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Soil Contamination—Forensic Laboratory Kit

By: The Flinn Staff

Item #: AP6864 

Price: $89.70

In Stock.

In the Soil Contamination Laboratory Kit for forensics and environmental science, perform chlorine, iron and pH tests and use problem-solving skills to solve a mystery.

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This item can only be shipped to schools, museums and science centers

Product Details

The soil in and around the Walker quarry has become contaminated! It is up to your students—as forensic scientists—to perform tests and use problem-solving skills to determine who is responsible for the contamination. Students will perform chlorine, iron and pH tests on samples from various locations of the quarry to solve the mystery. A fun activity that will surely peak your students’ interest. Kit includes all materials to perform the activity, easy-to-follow procedure and multiple scenarios to select from.

Complete for 30 students working in pairs.


Materials Included in Kit: 
Citric acid, reagent, 100 g
Iron(III) sulfate, 50 g
Potassium thiocyanate solution, 0.5 M, 125 mL
Sand, 2 kg
Sodium hypochlorite solution, 30 mL
Universal indicator solution, 200 mL
Aquarium gravel, 5 lb
Bottles, jars, polypropylene, 120 mL, 15
Comparison chart, chlorine color, 3
Cup, polypropylene, 30
Pipet, Beral-type, graduated, 15
Testab® chlorine DPD, 50
Universal indicator rainbow acid chart, 15
Walker quarry master map
Water sample tubes with caps, 15

Correlation to Next Generation Science Standards (NGSS)

Science & Engineering Practices

Asking questions and defining problems
Developing and using models
Planning and carrying out investigations
Analyzing and interpreting data
Using mathematics and computational thinking
Constructing explanations and designing solutions
Engaging in argument from evidence

Disciplinary Core Ideas

MS-PS1.B: Chemical Reactions
MS-LS2.A: Interdependent Relationships in Ecosystems
MS-LS2.C: Ecosystem Dynamics, Functioning, and Resilience
MS-ESS3.C: Human Impacts on Earth Systems
HS-PS1.B: Chemical Reactions
HS-LS2.A: Interdependent Relationships in Ecosystems
HS-LS2.C: Ecosystem Dynamics, Functioning, and Resilience
HS-ESS3.C: Human Impacts on Earth Systems

Crosscutting Concepts

Cause and effect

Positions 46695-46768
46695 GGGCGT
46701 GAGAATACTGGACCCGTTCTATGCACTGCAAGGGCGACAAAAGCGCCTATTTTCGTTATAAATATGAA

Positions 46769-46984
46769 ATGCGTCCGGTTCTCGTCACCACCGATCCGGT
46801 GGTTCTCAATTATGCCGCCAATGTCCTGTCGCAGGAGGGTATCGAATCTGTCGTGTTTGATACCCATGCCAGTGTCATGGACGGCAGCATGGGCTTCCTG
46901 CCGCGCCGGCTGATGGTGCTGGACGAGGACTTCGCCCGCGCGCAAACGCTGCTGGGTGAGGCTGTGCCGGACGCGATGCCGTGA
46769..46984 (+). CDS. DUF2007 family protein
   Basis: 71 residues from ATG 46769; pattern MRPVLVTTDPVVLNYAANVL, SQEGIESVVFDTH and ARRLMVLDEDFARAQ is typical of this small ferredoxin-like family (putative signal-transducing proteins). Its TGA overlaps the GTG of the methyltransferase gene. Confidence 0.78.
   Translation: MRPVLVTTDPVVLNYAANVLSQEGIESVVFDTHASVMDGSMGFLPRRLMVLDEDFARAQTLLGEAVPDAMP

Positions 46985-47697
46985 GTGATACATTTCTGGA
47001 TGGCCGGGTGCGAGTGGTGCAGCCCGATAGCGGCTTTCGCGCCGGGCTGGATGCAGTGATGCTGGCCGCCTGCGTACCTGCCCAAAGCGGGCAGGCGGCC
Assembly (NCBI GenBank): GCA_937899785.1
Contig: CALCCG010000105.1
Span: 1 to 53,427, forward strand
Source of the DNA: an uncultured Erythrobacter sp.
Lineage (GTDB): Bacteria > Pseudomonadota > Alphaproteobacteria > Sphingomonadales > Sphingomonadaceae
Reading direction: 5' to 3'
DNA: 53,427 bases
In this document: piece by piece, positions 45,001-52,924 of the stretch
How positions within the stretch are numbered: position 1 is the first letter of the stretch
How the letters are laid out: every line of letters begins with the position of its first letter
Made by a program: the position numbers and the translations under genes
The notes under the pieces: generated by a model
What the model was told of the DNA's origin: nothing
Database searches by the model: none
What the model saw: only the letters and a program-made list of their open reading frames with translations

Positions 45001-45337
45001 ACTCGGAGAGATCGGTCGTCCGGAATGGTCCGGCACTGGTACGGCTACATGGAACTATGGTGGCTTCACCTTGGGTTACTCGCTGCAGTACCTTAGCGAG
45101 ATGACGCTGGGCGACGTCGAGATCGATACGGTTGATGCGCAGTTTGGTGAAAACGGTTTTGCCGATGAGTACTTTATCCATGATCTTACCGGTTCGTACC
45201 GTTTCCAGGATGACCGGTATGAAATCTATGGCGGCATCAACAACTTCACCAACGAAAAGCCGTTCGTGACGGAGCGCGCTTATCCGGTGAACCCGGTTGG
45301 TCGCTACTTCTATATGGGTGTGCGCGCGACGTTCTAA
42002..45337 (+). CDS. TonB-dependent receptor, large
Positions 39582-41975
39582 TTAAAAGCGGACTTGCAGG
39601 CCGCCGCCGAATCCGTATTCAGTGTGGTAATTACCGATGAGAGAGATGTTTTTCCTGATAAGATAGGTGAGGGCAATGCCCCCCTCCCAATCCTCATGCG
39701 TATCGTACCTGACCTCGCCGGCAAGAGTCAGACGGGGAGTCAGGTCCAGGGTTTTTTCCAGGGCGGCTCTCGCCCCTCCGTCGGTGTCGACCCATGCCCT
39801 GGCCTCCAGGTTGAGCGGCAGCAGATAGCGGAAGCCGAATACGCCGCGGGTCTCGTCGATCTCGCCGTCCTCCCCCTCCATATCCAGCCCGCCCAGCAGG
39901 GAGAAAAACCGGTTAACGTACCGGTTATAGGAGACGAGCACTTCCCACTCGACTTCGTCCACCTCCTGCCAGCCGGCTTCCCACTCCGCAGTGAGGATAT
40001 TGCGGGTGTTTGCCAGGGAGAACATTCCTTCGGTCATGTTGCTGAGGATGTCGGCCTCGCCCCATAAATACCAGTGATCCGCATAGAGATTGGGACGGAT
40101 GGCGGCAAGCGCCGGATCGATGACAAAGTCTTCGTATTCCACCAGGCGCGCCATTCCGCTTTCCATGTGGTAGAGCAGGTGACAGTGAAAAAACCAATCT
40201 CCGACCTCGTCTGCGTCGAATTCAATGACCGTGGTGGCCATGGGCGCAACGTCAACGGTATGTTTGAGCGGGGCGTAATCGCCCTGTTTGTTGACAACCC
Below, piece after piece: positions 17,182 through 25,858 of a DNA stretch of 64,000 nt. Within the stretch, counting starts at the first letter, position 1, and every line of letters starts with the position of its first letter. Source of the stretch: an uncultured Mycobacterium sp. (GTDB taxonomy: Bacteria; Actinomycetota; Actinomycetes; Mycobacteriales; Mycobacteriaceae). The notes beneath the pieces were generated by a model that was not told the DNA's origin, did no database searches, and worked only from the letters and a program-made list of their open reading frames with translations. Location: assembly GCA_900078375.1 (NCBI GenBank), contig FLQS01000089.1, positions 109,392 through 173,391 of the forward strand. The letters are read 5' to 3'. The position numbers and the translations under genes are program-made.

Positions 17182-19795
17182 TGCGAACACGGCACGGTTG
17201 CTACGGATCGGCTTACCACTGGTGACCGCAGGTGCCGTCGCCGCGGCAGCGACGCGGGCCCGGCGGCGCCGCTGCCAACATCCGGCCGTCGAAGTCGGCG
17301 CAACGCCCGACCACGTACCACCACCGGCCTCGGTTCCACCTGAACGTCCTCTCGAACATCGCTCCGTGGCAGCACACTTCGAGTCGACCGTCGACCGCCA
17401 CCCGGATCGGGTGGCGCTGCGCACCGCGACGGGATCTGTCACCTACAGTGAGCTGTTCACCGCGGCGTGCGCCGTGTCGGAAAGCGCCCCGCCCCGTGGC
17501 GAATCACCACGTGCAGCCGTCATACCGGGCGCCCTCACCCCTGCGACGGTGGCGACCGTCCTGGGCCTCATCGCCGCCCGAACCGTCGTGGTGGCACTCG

Scale, proportion, and quantity
Systems and system models
Energy and matter
Stability and change

Performance Expectations

MS-PS1-2. Analyze and interpret data on the properties of substances before and after the substances interact to determine if a chemical reaction has occurred.
MS-LS2-1. Analyze and interpret data to provide evidence for the effects of resource availability on organisms and populations of organisms in an ecosystem.
MS-LS2-4. Construct an argument supported by empirical evidence that changes to physical or biological components of an ecosystem affect populations.
MS-ESS3-4. Construct an argument supported by evidence for how increases in human population and percapita consumption of natural resources impact Earth’s systems.
HS-PS1-2. Construct and revise an explanation for the outcome of a simple chemical reaction based on the outermost electron states of atoms, trends in the periodic table, and knowledge of the patterns of chemical properties.
HS-LS2-1. Use mathematical and/or computational representations to support explanations of factors that affect carrying capacity of ecosystems at different scales.
HS-LS2-6. Evaluate claims, evidence, and reasoning that the complex interactions in ecosystems maintain relatively consistent numbers and types of organisms in stable conditions, but changing conditions may result in a new ecosystem.
HS-ESS3-6. Use a computational representation to illustrate the relationships among Earth systems and how those relationships are being modified due to human activity.